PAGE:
Fort Hood shooting: Mental illness among soldiers a "silent problem"

Investigators are trying to determine why an army specialist opened fire at Fort Hood, Texas on Wednesday.
April 3, 2014 12:00:00 AM PDT
Investigators are trying to determine why an army specialist opened fire at Fort Hood, Texas on Wednesday. Four people were killed, including the gunman, while 16 others were injured.

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Fort Hood officials said the medical history of army specialist Ivan Lopez showed evidence of an unstable psychiatric or psychological condition.

Tikesha Leslie-Jones is a psychologist at the Fresno Veterans Home. She said people shouldn't jump to conclusions just because Lopez was being evaluated for post-traumatic stress disorder.

Leslie-Jones explained, "Yeah it could have something to do with it but more likely there were a whole bunch on other things going on and most people with PTSD are peaceable people."

ABC News crime and terrorism analyst Brad Garrett said the military has found it difficult finding enough trained people to deal with service members struggling with PTSD.

Garrett said, "They don't have enough adequate personnel to deal with the sheer volume and you always have sort of the built-in bias in the military not to address military health issues."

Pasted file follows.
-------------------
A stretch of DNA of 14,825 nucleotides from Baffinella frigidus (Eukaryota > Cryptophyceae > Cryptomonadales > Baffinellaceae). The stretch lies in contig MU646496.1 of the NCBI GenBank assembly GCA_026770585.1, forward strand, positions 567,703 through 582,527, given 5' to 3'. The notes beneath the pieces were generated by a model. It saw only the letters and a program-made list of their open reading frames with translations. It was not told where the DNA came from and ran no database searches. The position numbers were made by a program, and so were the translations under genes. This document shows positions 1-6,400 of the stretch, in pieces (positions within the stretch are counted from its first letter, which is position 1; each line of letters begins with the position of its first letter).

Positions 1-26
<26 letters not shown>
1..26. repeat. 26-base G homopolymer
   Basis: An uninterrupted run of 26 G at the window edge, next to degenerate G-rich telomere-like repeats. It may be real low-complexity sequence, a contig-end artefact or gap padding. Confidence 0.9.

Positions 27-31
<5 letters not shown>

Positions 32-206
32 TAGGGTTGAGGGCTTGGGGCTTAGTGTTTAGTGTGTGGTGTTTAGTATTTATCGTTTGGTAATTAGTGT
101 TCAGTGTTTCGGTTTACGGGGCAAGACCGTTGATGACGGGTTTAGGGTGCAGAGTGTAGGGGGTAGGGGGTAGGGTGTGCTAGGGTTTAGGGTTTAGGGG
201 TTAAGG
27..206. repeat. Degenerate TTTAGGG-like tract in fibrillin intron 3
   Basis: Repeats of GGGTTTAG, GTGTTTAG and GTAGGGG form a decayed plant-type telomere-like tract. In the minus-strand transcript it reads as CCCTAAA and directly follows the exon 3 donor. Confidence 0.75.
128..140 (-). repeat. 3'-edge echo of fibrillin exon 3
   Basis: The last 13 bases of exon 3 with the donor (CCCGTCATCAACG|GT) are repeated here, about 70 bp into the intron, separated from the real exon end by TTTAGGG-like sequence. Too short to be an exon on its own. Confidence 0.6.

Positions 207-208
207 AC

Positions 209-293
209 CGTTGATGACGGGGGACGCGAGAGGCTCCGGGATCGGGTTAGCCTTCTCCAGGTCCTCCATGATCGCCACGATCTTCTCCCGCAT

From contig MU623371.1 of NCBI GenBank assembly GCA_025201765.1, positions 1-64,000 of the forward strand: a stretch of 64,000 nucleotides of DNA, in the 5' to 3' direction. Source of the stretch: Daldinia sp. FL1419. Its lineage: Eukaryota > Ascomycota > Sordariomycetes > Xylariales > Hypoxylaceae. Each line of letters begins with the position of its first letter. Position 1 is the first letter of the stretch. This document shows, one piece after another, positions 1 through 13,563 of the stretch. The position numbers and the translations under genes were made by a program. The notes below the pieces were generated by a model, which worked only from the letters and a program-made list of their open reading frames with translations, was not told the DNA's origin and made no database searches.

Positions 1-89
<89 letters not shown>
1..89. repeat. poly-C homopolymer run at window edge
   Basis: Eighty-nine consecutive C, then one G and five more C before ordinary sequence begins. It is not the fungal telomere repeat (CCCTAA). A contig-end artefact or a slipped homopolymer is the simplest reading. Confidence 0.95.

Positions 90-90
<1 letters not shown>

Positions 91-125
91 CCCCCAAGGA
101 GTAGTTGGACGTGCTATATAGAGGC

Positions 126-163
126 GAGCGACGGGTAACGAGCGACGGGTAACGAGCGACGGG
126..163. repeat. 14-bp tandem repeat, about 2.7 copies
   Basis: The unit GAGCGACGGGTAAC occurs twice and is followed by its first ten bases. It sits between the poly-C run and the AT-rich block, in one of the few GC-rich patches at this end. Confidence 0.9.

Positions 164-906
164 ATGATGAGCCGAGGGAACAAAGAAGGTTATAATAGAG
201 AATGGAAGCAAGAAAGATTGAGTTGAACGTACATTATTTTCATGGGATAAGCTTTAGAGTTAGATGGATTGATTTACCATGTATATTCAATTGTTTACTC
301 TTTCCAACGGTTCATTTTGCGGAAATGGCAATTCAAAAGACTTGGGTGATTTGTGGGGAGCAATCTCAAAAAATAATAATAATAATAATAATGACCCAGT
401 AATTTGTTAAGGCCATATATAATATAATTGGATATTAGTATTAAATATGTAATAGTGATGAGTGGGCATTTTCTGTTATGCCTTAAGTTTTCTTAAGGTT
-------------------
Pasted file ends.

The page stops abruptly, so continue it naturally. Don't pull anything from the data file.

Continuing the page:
Leslie-Jones agreed more mental health professionals are needed with so many veterans coming home and finding it difficult to adjust to civilian life.

Garrett added, "We have to do a better job at assessing people which is not an easy thing to do."

Especially with many service members unwilling to talk about their problems. Leslie-Jones said mental illness can be a silent problem.

"Once again there is a stigma attached to mental illness and so even that person with mental illness might be a little reticent about revealing that things are going on with him," said Leslie-Jones.

As we move forward, Leslie-Jones was hopeful the tragedy can help open up dialogue to get more people to help veterans deal with mental illness.


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